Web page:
While it could use a little tightening in terms of its story, Tumbbad is a haunting and timeless exploration of just how badly greed can corrupt any of us, and we see that perfectly embodied in Vinayak’s journey throughout the film, where he makes some pretty horrendous decisions because of his need to posture as a respected figure in his small community. I really enjoyed the film’s rich mythology created by Prasad and Barve, and while Tumbbad is pure classic horror through and through, its finale is ambitiously crazy, and in some ways, it reminded me of The Descent meets The Evil Dead. I’m not sure what the distribution plans are for Tumbbad, but I do hope someone nabs it, as it’s a deserving entry for what seems like a new era in Indian horror.

Movie Score: 4/5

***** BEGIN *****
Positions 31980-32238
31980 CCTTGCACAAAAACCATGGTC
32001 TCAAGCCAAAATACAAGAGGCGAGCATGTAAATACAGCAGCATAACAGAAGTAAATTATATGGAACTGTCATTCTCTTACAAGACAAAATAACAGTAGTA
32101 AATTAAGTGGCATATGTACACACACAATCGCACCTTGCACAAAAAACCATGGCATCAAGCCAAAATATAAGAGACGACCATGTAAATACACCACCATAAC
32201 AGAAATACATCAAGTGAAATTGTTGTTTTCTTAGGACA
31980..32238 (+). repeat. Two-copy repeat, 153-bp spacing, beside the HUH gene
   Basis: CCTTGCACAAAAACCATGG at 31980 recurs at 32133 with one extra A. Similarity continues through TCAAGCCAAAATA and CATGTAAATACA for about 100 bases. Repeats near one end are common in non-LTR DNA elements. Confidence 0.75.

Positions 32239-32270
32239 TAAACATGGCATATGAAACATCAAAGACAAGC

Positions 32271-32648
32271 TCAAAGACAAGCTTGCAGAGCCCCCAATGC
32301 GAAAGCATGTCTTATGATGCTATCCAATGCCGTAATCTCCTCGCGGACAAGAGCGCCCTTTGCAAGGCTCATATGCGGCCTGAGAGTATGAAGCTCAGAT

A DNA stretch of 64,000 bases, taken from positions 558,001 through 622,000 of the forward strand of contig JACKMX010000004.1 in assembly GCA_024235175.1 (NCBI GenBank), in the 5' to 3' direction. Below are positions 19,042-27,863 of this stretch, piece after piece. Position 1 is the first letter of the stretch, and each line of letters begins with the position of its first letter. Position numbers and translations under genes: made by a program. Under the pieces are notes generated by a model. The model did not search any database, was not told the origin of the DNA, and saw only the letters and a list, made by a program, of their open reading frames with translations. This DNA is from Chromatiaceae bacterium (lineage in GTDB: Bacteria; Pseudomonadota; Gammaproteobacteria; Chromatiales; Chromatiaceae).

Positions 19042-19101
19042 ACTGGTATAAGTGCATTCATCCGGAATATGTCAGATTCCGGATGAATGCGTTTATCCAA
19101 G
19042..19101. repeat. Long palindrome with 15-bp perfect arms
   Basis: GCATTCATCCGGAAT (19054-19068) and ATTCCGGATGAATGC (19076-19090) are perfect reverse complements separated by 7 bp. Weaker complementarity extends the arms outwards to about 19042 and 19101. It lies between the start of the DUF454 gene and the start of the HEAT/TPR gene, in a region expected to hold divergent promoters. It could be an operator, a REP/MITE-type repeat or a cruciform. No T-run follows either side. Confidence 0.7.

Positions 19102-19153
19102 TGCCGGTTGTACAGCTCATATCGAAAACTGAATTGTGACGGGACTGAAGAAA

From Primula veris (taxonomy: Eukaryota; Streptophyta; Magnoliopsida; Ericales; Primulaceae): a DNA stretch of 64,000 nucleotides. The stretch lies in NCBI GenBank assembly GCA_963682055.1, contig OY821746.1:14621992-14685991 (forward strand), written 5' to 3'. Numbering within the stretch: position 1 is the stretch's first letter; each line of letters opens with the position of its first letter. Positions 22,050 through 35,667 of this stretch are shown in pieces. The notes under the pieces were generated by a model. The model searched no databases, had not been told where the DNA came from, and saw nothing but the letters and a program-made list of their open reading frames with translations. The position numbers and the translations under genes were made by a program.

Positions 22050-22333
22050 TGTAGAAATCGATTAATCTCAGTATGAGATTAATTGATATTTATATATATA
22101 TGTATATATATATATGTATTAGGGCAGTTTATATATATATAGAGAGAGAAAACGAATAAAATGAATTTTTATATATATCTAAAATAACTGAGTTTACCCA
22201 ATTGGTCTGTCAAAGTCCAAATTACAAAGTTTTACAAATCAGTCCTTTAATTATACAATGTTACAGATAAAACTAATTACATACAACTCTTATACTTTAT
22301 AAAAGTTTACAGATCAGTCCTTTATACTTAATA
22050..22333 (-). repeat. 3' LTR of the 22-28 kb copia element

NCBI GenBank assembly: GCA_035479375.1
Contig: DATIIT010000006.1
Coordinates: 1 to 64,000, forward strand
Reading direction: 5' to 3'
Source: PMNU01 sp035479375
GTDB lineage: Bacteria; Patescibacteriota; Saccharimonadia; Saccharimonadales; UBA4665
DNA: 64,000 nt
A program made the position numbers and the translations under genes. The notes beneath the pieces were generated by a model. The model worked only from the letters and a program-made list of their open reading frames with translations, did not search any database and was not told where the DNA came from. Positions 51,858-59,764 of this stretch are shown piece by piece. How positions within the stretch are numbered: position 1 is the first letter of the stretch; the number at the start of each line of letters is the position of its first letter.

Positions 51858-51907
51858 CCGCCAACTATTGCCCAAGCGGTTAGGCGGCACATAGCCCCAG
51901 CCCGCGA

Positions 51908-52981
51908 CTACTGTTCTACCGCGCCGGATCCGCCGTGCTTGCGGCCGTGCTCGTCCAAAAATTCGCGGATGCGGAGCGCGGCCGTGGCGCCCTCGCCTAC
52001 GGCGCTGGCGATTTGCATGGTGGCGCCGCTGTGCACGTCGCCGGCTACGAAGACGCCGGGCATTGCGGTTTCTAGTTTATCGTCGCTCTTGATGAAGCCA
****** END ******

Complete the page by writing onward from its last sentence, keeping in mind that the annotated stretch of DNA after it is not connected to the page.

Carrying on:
Cam: Cam is a movie that has been on my radar for a while now, after its screening at Fantasia in July. Centered around the world of camgirls and those who love them (and maybe love them too much), the film follows Alice (Madeline Brewer), who performs online as Lola, and she’s obsessed with becoming one of the best cam girls out there, as her shocking cam shows continues to build an audience within her digital network. Despite her ambition, Lola has a moral code she sticks to when she’s performing, wanting to get ahead in her online career strictly because she worked hard for it, and it helps her connect with her devoted fanbase, who help raise her profile through their interactions and tips. One day, Alice tries to log on to her account, but discovers that someone else has taken over her channel, and the “new Lola” isn’t afraid to break all of the “real Lola’s” rules, which drives Alice to the brink as she desperately tries to reclaim her identity.